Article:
If you purchase an item after clicking a link on this site, we may receive a commission at no extra cost to you. Learn more.
Most of the world’s perfumes are marketed towards women, we think that’s something everyone can agree on.
Although this wasn’t always the case, it is certainly the case today. The perfume industry has built itself into a massive global force based on the idea that they are going to market perfume towards women.
However, cologne is often left out of this marketing equation.
It’s generally not marketed towards women at all, despite the fact that most other perfume types are. In fact, the cologne section of the industry normally markets itself towards men.
For most people (in the U.S. anyway) the terms are strictly divided – perfume is for women, cologne is what men wear.
But this wasn’t always the case.
Read on for the backstory – and our take on what this means for you!
Difference Between Perfume And Cologne
This distinction is actually a fairly modern invention.
To take it a step further, it is a particularly American invention. That’s right, we came up with that idea.
Now, this idea of colognes being for men has spread around the western world, but honestly, that was never the difference between the two nor is it technically the difference today.
There are in fact two real differences between perfume and cologne.
The first is that cologne originates in Cologne, Germany, where an Italian perfumer name Giovanni Maria Farina invented cologne in 1709.
Perfume, well, perfume dates all the way back to the earliest forms of civilization in Mesopotamia, the Indus Valley, and potentially even Ancient China.
The second difference is the main one, and it depends on how much perfume essence there is in a bottle and how long the smell of the substance lingers.
Perfumes contain around 15 to 20 percent of the concentration of perfume essence in a bottle, and cologne tends to contain around 2 to 5 percent of the concentration of perfume essence.
This means that the smell of perfume on a person will linger for up to 5 or 6 hours, whereas a cologne scent will last for around 2 to 3 hours. Colognes also tend to be less costly due to this, and come in bigger bottles to compensate for the lack of linger time.
Nowadays, there is another difference, but this is because of how the industry operates. Scents that are considered more feminine are labeled as perfumes and scents that are considered more masculine are labeled as cologne, ignoring the original distinction of perfume essence percentage completely!
This makes the whole endeavor of choosing a perfume or cologne confusing, as arbitrary decisions and personal taste have decided what scent goes with which sex, rather than letting consumers choose themselves.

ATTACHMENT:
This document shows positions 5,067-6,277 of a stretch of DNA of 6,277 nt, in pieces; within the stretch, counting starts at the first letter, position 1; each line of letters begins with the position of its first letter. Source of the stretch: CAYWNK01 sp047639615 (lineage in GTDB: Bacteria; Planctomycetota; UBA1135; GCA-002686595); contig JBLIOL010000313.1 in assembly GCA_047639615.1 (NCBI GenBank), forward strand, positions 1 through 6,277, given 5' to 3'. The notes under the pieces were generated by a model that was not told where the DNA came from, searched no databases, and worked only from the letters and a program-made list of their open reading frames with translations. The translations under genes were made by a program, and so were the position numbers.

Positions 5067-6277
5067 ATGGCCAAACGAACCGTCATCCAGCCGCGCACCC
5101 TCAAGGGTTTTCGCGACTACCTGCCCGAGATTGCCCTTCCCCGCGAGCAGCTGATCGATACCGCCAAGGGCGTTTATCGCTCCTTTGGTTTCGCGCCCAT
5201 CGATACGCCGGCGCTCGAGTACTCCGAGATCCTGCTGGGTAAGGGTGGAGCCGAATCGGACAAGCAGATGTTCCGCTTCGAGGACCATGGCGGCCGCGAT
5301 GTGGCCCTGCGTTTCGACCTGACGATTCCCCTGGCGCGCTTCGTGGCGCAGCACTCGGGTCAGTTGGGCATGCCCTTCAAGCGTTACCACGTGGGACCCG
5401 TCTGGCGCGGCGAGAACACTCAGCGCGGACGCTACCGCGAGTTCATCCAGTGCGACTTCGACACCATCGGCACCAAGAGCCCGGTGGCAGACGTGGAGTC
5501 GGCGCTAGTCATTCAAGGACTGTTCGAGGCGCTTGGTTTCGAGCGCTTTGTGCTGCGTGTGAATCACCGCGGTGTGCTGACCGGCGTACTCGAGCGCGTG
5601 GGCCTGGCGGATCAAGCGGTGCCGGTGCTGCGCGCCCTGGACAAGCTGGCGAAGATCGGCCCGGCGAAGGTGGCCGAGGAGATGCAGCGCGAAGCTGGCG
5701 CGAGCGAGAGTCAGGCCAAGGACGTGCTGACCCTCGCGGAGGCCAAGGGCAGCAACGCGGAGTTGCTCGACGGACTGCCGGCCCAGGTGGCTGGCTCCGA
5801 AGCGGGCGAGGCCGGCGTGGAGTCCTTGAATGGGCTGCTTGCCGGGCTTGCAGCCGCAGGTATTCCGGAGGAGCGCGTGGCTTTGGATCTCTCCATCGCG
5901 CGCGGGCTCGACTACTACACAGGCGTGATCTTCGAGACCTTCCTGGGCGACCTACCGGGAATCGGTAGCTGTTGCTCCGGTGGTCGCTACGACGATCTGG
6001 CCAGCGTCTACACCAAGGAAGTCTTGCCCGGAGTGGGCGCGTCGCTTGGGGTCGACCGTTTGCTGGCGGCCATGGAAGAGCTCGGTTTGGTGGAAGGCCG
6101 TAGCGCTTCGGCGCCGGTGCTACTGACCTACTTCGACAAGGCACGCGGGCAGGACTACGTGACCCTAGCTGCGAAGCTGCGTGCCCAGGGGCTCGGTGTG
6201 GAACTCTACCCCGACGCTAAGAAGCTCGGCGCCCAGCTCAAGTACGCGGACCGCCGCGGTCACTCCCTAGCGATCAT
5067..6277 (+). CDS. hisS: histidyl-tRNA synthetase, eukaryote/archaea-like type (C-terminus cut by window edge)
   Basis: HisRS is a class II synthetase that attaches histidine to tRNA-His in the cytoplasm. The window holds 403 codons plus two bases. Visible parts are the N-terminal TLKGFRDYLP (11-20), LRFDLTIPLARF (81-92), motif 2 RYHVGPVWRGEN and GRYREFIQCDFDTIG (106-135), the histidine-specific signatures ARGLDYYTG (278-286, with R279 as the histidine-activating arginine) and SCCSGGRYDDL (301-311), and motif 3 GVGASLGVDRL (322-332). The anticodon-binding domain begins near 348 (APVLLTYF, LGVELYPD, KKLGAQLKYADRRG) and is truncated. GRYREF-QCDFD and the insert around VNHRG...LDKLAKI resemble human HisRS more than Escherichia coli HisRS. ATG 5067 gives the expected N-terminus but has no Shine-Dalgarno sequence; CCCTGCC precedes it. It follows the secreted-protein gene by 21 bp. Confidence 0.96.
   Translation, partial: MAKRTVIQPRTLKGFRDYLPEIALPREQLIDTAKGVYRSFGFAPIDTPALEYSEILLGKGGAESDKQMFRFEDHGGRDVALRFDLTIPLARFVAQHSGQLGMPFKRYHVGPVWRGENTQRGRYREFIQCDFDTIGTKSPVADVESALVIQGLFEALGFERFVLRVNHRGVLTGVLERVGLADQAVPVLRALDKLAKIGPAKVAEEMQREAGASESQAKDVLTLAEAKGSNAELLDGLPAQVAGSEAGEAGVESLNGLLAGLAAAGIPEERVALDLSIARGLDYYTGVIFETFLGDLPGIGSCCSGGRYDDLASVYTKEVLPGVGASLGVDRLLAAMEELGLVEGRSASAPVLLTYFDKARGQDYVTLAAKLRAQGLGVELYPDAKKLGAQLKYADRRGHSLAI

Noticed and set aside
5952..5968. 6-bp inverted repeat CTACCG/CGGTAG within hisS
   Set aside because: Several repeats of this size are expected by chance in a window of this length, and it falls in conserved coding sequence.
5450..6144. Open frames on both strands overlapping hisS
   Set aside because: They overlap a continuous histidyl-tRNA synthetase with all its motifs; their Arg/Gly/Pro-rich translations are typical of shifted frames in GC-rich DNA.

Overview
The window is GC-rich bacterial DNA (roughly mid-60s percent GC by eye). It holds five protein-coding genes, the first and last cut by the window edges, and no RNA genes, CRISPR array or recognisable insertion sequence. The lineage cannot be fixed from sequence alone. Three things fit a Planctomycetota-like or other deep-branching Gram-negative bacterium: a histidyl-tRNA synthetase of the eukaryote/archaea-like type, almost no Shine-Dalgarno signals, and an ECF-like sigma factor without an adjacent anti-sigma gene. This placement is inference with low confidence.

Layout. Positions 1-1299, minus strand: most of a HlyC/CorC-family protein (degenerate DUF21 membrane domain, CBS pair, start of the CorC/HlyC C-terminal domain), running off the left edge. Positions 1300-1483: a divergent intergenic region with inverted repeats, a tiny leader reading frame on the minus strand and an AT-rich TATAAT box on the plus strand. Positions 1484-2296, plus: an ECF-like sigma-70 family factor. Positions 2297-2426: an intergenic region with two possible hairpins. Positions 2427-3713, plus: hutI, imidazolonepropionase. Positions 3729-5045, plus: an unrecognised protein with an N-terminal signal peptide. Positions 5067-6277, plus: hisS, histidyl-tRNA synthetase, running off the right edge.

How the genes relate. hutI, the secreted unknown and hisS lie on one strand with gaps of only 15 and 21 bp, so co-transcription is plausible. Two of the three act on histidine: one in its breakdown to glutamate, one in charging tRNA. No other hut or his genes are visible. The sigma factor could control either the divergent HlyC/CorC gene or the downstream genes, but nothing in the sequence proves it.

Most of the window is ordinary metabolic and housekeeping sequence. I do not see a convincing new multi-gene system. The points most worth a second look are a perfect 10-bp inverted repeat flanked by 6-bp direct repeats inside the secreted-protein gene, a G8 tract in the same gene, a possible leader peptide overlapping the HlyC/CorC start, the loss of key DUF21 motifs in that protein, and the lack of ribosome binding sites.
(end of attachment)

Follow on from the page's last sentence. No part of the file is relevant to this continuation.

So, Do Guys Wear Perfume Or Cologne?
The stereotype, unfortunately, is now pretty solidly that men wear cologne and women wear perfume. The reason for this is very simple: clever marketing.
The perfume craze started in the 60s and 70s in America, and companies began to market perfumes towards women. Unlike women, men weren’t really targeted by these campaigns.
Leaving them out paved the way for a market niche to open up.
Since cologne was technically different from perfume, due to the composition of the solutions, it was easy to place it as the male version of perfume and target marketing for cologne at men.
In the 90s, celebrities started releasing their own brands of perfume and because female celebrities were releasing perfumes, male celebrities felt the need to release colognes.
As such, the idea that men wear cologne and women wear perfume became fixed in the public perception. This is similar to divided toiletries – like the shower gel “especially for men” or the (more expensive!) razors just for women.
However, before this there were no such ideas.
Napoleon was said to wear lots of perfume, and even Tom Jones wears the same perfume he has worn since childhood (that would be Weil Paris Secret De Venus).
Which Should I Wear?
Whatever you like, honestly go nuts. For starters, who is exactly going to know if you wear a perfume marketed towards women or men?
You own the bottle, and what kind of people are rooting around your bedroom looking for what scent you put on? (Well, crazy stalkers, maybe…)
If you like the scent of something and want that as your scent, you should just buy it and wear it. Discarding the idea of what scent belongs where, frees you up to shop around.
Your options are far more open now, and one thing to consider is that now you can buy something that will truly suit you.
Say, you want a scent that will last a whole evening, but you only have cologne. By disregarding the stereotype, you can go out and buy a perfume, which will leave you smelling like roses until the end of the evening, unlike a cologne which will last half as long.
This idea of shopping around is also incredibly cost-effective, as now you have twice as many cheap options for perfume or colognes, instead of just the ones that are in your one section.
It may feel odd to start with, but honestly, your budget will thank you.
And if people ask about your cologne, you can just refer to whatever you’re wearing as a cologne if you want to avoid a long conversation!
Before You Go…
OK, so we’ve talked about how cologne is a specific strength of perfume, but do you know the nams of the others? We’ve laid it all out for you in our next article – don’t miss it!